None of the law enforcement agencies in Canyon County have an ethnic makeup that fully reflects the Latino communities they serve, according to data provided to the Statesman.
The Canyon County Sheriff’s Office staff is approximately 14% Latino, although Latinos make up 26% of Canyon County’s population.
In Nampa, the police department does not track racial or ethnic data, spokeswoman Carmen Boeger said. She estimated that of the department’s 207 employees, about 20 to 25 are Latinos. Nampa is nearly 25% Latino, according to census data.
It is not uncommon for data to be incomplete. In Idaho, it’s up to individual agencies to collect their own data on the number of Latinos working in their departments, because no state agency collects the data, according to a report generated by the Idaho Commission on Hispanic Affairs.
‘You just see the wall breaking’
Boise Police Department Hispanic Community Liaison and Officer Ed Moreno has spent seven years working with the Latino community. After years of speaking Spanish to Latinos who interact with police and interacting with them at events other than police incidents, Moreno said he’s finally starting to see a difference.
“When you start interacting with them in their language, you just see the wall come down,” Moreno said over the phone. “Then when you start educating them about our justice system and the services available to them in the department, you start building trust within the community.”
Latinos are also underrepresented in the Boise Department. The department is 3% Latino, while the city is 9%, according to data from the department and the Census Bureau.
When Moreno started as a liaison, he said he didn’t receive support from department partners in Canyon County.
“I haven’t really gotten much help from our partners in Nampa or Caldwell,” Moreno said. “I’m like, ‘You’re at the epicenter.’ There’s a high concentration of Latinos there with agriculture, that’s where they’re at.
Today, approximately 12 Caldwell Police Department officers speak Spanish.
Ingram, who speaks Spanish, has done interviews on LaGranD, a Spanish radio station in Treasure Valley.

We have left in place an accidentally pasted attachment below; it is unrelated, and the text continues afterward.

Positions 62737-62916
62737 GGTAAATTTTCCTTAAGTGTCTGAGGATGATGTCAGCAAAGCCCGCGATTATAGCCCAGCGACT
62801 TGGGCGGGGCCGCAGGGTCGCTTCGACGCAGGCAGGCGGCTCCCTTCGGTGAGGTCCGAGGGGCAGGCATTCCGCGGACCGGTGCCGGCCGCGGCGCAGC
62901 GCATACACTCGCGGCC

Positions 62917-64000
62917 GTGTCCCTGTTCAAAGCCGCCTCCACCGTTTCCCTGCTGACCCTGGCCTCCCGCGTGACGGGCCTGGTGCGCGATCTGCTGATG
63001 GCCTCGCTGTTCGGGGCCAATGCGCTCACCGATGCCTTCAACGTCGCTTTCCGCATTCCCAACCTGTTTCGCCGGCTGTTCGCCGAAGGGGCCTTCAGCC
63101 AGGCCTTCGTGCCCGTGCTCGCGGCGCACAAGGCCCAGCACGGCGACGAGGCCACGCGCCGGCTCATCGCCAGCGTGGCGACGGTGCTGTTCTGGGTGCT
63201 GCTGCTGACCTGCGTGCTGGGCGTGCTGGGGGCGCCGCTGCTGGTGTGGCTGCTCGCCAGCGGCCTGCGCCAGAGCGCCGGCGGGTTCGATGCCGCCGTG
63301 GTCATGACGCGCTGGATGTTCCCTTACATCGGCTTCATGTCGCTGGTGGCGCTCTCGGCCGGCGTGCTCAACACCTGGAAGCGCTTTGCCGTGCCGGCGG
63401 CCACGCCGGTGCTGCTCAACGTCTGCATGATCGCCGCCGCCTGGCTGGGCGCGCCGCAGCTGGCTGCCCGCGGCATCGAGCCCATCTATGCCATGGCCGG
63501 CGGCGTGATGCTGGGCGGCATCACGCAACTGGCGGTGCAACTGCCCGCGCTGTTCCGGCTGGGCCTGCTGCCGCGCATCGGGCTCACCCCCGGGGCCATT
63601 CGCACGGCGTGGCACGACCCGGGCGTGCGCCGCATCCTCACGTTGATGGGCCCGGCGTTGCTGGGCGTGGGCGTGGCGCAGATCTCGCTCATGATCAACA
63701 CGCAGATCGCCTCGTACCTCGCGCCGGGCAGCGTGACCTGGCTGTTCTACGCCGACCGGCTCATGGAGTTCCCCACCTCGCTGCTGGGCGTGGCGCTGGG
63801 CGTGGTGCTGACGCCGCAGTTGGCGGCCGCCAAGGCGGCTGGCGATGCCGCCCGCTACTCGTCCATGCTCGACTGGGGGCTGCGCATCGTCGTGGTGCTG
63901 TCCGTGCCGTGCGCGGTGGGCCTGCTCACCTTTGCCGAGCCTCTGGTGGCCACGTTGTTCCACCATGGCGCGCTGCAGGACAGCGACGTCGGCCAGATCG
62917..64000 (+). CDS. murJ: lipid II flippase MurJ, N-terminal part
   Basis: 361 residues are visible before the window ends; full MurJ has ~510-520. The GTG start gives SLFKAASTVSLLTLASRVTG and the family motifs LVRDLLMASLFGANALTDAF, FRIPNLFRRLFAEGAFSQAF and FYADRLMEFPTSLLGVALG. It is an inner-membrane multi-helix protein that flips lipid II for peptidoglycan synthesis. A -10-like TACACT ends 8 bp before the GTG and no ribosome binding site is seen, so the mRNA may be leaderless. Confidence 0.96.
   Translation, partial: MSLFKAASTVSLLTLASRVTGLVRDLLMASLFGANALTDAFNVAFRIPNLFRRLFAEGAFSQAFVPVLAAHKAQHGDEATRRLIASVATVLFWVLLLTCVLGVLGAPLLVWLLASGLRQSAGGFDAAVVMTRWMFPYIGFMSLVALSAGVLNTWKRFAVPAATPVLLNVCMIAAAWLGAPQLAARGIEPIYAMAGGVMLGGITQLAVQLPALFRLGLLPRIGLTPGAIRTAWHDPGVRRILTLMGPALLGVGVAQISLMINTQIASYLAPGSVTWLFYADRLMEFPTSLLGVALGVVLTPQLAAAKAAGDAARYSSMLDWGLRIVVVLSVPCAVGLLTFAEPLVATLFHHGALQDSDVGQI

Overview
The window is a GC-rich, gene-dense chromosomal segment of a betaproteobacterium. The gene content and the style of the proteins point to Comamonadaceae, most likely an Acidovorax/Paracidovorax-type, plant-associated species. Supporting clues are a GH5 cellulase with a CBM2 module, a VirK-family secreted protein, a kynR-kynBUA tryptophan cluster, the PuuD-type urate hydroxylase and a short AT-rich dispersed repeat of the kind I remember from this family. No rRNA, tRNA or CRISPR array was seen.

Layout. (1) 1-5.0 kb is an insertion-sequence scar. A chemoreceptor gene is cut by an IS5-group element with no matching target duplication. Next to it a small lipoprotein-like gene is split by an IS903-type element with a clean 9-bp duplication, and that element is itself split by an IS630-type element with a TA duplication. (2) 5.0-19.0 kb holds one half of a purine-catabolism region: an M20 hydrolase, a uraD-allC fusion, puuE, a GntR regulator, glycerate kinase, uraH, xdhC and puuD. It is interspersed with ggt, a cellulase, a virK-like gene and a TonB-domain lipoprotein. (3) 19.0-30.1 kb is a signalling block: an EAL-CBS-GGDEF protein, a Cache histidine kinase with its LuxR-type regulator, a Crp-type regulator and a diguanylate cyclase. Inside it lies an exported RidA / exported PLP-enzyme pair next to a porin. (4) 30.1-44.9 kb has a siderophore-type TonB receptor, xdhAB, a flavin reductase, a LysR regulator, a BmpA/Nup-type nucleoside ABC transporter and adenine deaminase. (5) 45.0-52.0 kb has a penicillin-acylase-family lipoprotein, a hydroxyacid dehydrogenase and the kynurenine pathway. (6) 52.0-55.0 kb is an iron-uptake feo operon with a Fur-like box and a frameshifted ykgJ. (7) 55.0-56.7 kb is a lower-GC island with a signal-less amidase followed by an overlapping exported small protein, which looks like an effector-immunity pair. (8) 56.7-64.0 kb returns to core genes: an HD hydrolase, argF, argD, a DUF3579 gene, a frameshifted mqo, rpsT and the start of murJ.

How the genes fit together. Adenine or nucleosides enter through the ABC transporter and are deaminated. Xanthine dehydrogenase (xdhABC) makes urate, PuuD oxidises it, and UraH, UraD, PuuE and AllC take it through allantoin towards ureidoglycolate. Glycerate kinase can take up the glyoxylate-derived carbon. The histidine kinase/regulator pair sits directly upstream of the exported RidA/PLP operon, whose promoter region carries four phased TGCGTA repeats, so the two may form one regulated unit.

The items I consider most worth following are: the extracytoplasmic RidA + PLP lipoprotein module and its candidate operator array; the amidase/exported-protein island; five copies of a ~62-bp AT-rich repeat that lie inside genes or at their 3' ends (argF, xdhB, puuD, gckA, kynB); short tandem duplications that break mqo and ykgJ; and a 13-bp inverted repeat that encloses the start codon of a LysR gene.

“I talked about not only getting more Hispanic officers, but really solidifying the relationship that my community needs to have as a police department and being able to trust us,” Ingram said.
Gonzalez, whose state agency hosted the first cultural competency training for Law Enforcement in 2020, said she hopes Ingram makes changes to Caldwell. But she said she had been let down for years by Canyon County law enforcement when it came to pursuing outreach to the Latino community. She said she would believe the push when she sees results.
“I’m more than willing to help them out if there’s really genuine interest,” Gonzalez said. “The need is there, but is there a real interest?
When Martinez started working at the Caldwell Police Department nearly five years ago, he fought as one of the few Latino officers who spoke Spanish.
“When I started, and throughout my career, I was forced to try to help everyone,” Martinez said.
The department received a few applications from people who heard him on LaGranD, Martinez said.
Martinez said he sees the number of Latino officers improving under Ingram.
“I think it will not only benefit (the department) but also the community,” he said. “So maybe we can start building that trust again. We need to reflect the population of the community.
Caldwell Police fill four vacancies
Since the statesman interviewed Ingram in late August, the Caldwell Police Department has hired four people of color, including Deputy Chief Shawn Sopoaga.
Sopoaga, who is Polynesian, joined the Boise Police Department where he was a lieutenant and worked as a recruiting coordinator and shift commander, according to a press release from Caldwell.
“I knew this guy was something special,” Ingram said Thursday, Oct. 20, at a meeting of Caldwell City Council.
Ingram sworn in as Caldwell Police Chief in June.
The other new officers are Moises Montes, Nilton Melara and Dwight Penkey.
Penkey, who is African American, previously worked for the Ada County Sheriff’s Office as a jail deputy.
Montes and Melara are Latinos and Spanish speakers. Their hiring increased the Latino composition of the department from around 10% to 14%
Montes previously worked as a deputy in the Owyhee County Sheriff’s Office. Melara worked with the Los Angeles County Sheriff’s Department and then as a corrections officer with the Idaho Department of Correction.
“As you can see, we have a very diverse group of men here,” Ingram said during the council meeting. “It should be an example (of) my commitment to my community on diversity that this police service will become in the near future.”